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Dr Valentin Heller, Dr sc ETH Zurich, Dipl Bau-Ing ETH (MSc/BSc) (Civil Engineering)


Dr Valentin Heller is currently an Assistant Professor in Hydraulics in the Department of Civil Engineering at the University of Nottingham and a member of the Geohazards and Earth Processes Research Group. Before moving to the University of Nottingham, he held one of the prestigious Imperial College London Research Fellowships, a Research Fellowship at the University of Southampton and a postdoctoral position at ETH Zurich. He received his PhD and MSc in Civil Engineering from ETH Zurich. His research mainly concerns experimental fluid dynamics into landslide-tsunamis (impulse waves), marine renewables and scale effects in fluids and granular slides. Dr Heller and his research team further apply a wide range of computational fluid dynamics CFD, and other, codes such as DualSPHysics, OpenFOAM, SWASH and LIGGGHTS-DEM.

Dr Valentin Heller

Assistant Professor

Geohazards and Earth Processes Research Group

Department of Civil Engineering

Faculty of Engineering

The University of Nottingham

Nottingham, NG7 2RD, UK

Email: Valentin.heller (@)







Overview research topics

Personal research website

Other research profiles and websites

· Staff profile at University of Nottingham

· Research profile on ResearchGate


· Profile on Google Scholar

· Profile on LinkedIn

· Profile on XING

· Swiss Geo Web

· Twitter

· International Association for Hydro-Environment Eng. and Research IAHR (member)

· European Geosciences Union EGU (member)

· Fluid Mechanics Section, Imperial College London (previous employer)

· Energy and Climate Change group, University of Southampton (previous employer)

· VAW, ETH Zurich (previous employer)

Previous research positions



Imperial College London Research Fellowship

Research Fellow at the University of Southampton

Postdoctoral Researcher at Laboratory of Hydraulics, Hydrology and Glacio-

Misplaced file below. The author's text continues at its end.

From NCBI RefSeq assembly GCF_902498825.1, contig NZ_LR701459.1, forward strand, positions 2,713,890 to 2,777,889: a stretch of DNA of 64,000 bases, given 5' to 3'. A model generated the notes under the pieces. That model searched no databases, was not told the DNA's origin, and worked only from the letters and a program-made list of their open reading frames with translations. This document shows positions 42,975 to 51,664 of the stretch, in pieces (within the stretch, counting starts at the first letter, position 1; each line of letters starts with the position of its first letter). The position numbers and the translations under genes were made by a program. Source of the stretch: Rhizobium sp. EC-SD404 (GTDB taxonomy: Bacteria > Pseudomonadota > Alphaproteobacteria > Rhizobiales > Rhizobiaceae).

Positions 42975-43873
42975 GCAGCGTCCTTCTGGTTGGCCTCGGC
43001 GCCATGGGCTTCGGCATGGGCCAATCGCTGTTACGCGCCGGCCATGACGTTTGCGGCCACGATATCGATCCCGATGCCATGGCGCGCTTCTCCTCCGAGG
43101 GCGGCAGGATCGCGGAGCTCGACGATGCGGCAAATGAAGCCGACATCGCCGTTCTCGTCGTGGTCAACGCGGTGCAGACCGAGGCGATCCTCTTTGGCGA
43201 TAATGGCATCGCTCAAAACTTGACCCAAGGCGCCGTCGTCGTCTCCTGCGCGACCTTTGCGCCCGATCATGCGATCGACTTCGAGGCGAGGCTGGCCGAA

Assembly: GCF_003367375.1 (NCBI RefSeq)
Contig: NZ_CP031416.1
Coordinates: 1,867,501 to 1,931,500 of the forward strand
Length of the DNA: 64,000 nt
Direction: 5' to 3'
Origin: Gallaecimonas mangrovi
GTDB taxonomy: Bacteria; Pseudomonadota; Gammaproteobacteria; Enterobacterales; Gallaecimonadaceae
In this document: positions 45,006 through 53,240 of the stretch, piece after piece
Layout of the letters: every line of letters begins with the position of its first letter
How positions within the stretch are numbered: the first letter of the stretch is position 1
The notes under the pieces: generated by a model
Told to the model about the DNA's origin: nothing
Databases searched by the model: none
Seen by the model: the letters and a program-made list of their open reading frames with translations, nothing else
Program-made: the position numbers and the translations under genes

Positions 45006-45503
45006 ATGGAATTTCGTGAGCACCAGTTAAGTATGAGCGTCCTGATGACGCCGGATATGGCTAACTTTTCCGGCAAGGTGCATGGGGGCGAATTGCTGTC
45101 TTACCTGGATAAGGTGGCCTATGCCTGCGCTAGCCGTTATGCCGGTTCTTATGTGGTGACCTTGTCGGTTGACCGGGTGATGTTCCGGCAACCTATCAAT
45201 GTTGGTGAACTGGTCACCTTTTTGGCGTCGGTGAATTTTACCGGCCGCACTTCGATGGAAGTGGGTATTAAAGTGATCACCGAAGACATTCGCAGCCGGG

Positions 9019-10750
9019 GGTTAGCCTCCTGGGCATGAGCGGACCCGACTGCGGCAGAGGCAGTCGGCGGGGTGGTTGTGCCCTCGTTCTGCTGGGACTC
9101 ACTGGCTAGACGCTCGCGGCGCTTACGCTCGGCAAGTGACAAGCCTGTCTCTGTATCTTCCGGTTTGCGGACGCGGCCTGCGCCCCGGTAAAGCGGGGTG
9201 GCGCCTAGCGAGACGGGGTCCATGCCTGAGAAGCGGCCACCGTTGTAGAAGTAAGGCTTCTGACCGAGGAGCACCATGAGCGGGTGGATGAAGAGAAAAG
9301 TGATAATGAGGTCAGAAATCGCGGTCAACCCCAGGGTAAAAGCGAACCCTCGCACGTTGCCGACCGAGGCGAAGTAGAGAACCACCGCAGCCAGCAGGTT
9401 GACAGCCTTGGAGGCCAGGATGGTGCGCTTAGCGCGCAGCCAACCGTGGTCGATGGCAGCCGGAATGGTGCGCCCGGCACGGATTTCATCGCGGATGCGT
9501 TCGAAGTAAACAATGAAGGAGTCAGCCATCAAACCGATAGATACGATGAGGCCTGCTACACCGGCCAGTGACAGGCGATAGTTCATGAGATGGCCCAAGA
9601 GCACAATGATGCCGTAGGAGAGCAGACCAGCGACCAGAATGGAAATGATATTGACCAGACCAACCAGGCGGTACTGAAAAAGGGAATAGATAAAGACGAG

logy VAW, Swiss Federal Institute of Technology (ETH Zurich)

PhD student at VAW, ETH Zurich

MSc project at VAW, ETH Zurich

Current address

Editor and Technical Reviewer of peer-review journals

Wave energy conversion

Landslide-tsunamis (impulse waves)

Scale effects

Ski jump hydraulics

Wave energy converters WECs are used to transform wave power in electrical power. Dr Heller is particularly interested in the verification of the concept and theory of distensible WECs.



Landslide-tsunamis are generated by mass movements such as landslides, rock falls or  glacier calving. Dr Heller is interested in physical and numerical modelling of such extreme waves.



Scale effects arise due to forces which are too dominant in a physical scale model compared to its prototype and they may result in significant deviations between the up-scaled model and prototype observations. Several on-going and past projects of Dr Heller address scale effects in fluids and granular slides.

Ski jumps are employed downstream of dams to deflect large discharges from floods into the tail water. Dr Heller conducted generic physical model tests involving different types of flip buckets, the main element of ski jumps.

Dr Heller is interested in many further research areas including shallow-water vortices, viscoelastic material behaviour, development of measurement systems and beach reflection analysis.

Further research

Last modified: 15.01.2018


· January 2018: The special issue Tsunami Science and Engineering II is now open for submission (the articles of Vol. I are available here) 

· September 2015: A new landslide-tsunamis benchmark test case (case 11) is published on the SPHERIC website

· September 2013: A short course about landslide generated impulse waves was held at the IAHR World Congress in Chengdu, China, 08.09.2013

· April 2017: The forum paper Self-similarity and Reynolds number invariance in Froude modelling is now published in the JHR (free eprints for the 50 fastest)

· February 2017: Click here for the latest PhD student funding opportunities

· April 2017: Dr Heller joins the editorial board of the Journal of Marine Science and Engineering

· September 2017: The HYDRALAB+ test campaign Tsunamis due to ice masses was successfully concluded in August 2017 at Deltares, Delft, The Netherlands

· August 2017: The two volume set Experimental Hydraulics: Methods, Instrumentation, Data Processing and Management has now been published